Followers of the Author’s Interest project may remember that back in November 2020 we unveiled an exciting new collaboration: Untapped, the Australian Literary Heritage Project. This initiative, in partnership with the Australian Society of Authors and public libraries all over the country, was a response to the reality that most of Australia’s literary heritage is out of print. That includes important books by women and first nations writers, critical local stories, histories and memoirs, and winners of our most glittering literary prizes.
Working with collections experts from public libraries nationwide, we selected 161 culturally important out-of-print titles, negotiated with their authors to secure the rights, digitised them, and republished them as ebooks. You can explore the full collection on the Untapped website, but it includes titles from some of Australia’s best-known and most beloved authors, including Anita Heiss, Carmel Bird, Garry Disher, Frank Hardy and Thea Astley, including six former winners of the Miles Franklin Literary Award.
Our digitisation work is now complete, and since December, books in the Untapped collection have been available to borrow from public libraries, and for purchase as ebooks (more info about accessing the collection here).
As well as rescuing lost books and creating a new revenue source for participating authors, the Untapped initiative is supporting important new research.
Our Author’s Interest Project research has previously shown that out of print clauses in publishing contracts can be woefully inadequate. That suggests there may be a case for Australian writers to be given minimum, baseline legal rights to recover copyrights to their books at least in situations when they are are no longer being meaningfully exploited, like those that already exist in various other countries.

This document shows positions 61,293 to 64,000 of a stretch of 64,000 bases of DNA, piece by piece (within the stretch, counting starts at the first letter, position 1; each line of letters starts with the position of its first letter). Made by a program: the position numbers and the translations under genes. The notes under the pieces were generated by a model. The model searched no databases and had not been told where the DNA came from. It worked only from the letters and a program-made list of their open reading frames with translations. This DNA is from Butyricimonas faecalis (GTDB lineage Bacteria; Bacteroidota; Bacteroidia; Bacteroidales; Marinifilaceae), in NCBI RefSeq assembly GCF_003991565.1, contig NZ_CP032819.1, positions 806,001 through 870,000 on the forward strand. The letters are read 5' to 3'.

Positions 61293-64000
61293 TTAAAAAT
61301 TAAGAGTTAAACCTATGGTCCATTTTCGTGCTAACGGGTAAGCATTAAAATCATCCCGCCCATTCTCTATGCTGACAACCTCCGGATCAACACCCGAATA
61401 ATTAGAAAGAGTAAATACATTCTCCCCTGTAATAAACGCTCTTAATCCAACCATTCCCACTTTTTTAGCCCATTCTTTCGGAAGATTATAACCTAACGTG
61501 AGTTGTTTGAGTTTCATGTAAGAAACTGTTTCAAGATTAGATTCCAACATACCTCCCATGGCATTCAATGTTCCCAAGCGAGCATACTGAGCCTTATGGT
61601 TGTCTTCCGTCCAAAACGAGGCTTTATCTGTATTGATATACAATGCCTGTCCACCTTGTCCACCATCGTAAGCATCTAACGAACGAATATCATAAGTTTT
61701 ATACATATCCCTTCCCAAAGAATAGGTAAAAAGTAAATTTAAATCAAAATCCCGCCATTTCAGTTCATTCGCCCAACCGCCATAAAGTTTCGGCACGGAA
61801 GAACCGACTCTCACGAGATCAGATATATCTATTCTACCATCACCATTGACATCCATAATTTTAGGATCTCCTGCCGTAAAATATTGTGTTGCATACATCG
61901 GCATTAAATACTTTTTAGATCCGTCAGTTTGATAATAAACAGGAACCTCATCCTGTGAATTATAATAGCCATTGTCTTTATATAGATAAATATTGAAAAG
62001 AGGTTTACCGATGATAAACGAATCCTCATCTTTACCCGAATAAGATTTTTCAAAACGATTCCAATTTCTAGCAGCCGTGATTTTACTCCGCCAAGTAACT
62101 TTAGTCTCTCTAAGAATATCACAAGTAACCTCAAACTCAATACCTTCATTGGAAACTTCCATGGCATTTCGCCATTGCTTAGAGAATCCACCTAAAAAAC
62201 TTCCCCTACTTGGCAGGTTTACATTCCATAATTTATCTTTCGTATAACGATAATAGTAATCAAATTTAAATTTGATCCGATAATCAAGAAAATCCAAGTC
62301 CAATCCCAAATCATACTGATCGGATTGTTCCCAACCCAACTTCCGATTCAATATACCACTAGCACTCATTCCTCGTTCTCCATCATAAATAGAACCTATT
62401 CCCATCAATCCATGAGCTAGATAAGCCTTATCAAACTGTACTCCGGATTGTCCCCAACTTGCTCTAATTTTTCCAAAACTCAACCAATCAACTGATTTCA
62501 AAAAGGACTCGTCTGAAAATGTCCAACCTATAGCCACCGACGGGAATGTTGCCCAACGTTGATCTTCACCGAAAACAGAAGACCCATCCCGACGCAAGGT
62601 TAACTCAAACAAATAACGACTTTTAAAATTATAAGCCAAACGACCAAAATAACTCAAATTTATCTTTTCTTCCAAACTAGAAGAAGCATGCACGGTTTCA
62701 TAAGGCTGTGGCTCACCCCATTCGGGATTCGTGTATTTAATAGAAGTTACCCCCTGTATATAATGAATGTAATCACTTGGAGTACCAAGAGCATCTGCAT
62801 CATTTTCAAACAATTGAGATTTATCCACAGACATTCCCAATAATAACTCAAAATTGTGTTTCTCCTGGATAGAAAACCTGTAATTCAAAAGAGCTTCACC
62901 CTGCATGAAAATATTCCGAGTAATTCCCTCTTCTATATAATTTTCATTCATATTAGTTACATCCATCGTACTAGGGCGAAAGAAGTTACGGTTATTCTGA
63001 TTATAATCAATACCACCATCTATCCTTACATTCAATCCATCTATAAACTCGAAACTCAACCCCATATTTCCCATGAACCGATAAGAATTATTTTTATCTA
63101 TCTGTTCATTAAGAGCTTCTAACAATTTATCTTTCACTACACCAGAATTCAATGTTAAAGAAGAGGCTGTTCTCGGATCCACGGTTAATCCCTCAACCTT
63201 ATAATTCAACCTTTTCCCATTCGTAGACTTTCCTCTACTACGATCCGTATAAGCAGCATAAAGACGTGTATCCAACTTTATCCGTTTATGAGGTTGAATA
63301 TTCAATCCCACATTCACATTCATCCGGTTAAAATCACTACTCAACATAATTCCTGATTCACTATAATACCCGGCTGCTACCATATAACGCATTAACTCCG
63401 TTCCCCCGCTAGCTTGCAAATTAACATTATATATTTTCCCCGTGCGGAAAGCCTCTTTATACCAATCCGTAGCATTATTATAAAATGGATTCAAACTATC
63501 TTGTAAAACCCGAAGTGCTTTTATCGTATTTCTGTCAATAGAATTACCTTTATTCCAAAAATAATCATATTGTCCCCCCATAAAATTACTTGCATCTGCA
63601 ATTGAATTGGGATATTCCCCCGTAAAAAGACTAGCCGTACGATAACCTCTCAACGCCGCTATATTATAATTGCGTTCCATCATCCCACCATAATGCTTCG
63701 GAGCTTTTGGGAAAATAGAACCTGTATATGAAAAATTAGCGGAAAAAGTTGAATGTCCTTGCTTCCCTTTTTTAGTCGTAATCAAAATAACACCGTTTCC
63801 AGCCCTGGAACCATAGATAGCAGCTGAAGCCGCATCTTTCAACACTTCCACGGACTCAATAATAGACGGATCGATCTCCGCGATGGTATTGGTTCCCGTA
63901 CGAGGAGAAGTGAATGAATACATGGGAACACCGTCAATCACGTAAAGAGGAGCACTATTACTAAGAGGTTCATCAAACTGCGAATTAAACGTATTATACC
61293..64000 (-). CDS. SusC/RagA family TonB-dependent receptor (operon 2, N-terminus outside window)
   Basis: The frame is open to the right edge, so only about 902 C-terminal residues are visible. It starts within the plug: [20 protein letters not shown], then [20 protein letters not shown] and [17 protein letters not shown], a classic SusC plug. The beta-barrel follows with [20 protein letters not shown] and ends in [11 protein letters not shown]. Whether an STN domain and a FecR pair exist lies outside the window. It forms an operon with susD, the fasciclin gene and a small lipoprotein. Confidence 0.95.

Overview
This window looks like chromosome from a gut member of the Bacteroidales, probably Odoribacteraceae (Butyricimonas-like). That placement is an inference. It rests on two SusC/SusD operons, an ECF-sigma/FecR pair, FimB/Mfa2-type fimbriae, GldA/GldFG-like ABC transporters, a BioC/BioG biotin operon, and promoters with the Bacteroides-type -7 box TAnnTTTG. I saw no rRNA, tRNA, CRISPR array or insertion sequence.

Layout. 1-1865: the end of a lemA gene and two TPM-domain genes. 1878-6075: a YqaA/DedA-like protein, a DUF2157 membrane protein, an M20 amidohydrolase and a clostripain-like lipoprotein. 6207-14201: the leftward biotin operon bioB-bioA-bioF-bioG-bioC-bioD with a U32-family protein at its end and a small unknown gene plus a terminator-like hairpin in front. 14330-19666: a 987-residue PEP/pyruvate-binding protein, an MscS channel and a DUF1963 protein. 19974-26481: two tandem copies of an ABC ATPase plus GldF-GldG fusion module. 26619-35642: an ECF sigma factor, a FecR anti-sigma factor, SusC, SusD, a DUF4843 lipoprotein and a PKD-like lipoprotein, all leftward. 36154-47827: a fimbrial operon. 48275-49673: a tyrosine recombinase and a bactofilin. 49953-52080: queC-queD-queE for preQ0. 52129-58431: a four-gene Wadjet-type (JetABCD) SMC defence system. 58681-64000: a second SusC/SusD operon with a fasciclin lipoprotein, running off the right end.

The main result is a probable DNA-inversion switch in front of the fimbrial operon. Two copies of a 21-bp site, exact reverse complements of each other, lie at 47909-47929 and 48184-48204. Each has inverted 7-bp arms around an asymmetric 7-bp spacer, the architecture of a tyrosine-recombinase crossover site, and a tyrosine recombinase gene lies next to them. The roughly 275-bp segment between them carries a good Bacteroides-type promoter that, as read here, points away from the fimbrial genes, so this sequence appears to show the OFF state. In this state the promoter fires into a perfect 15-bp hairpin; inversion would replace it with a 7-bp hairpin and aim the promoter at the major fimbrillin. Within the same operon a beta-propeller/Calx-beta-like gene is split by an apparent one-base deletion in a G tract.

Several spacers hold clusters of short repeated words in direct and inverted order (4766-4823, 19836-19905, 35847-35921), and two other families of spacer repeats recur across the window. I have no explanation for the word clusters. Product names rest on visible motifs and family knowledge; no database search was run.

However, support for that kind of law reform requires proof that those rights are valuable, and of interest to both authors and the broader public. To assess whether that’s the case, our research team will be analysing use of the titles, including the number of times they’re bought or borrowed, and new economic opportunities that emerge for their writers as a result of the project. We’ll also be investigating the relationship between library loans and book sales, as well as the economic value of library book promotion. There are all kinds of exciting library-led initiatives to publicise the collection, including a 40 metre decal wrapping around the State Library of Western Australia (pictured above). This will help inform ongoing discussions between publishers and libraries about when and on what terms ebooks should be licensed to libraries, and help policymakers decide whether further regulation in this space is necessary.
We will be collecting our data throughout 2022, and results and outputs will be posted to this page as they become available in 2023. For questions about the research aspects of the project, contact Professor Rebecca Giblin (project director) or Dr Paul Crosby (lead cultural economist). For commercialisation or any other enquiries, see Untapped’s main contacts page.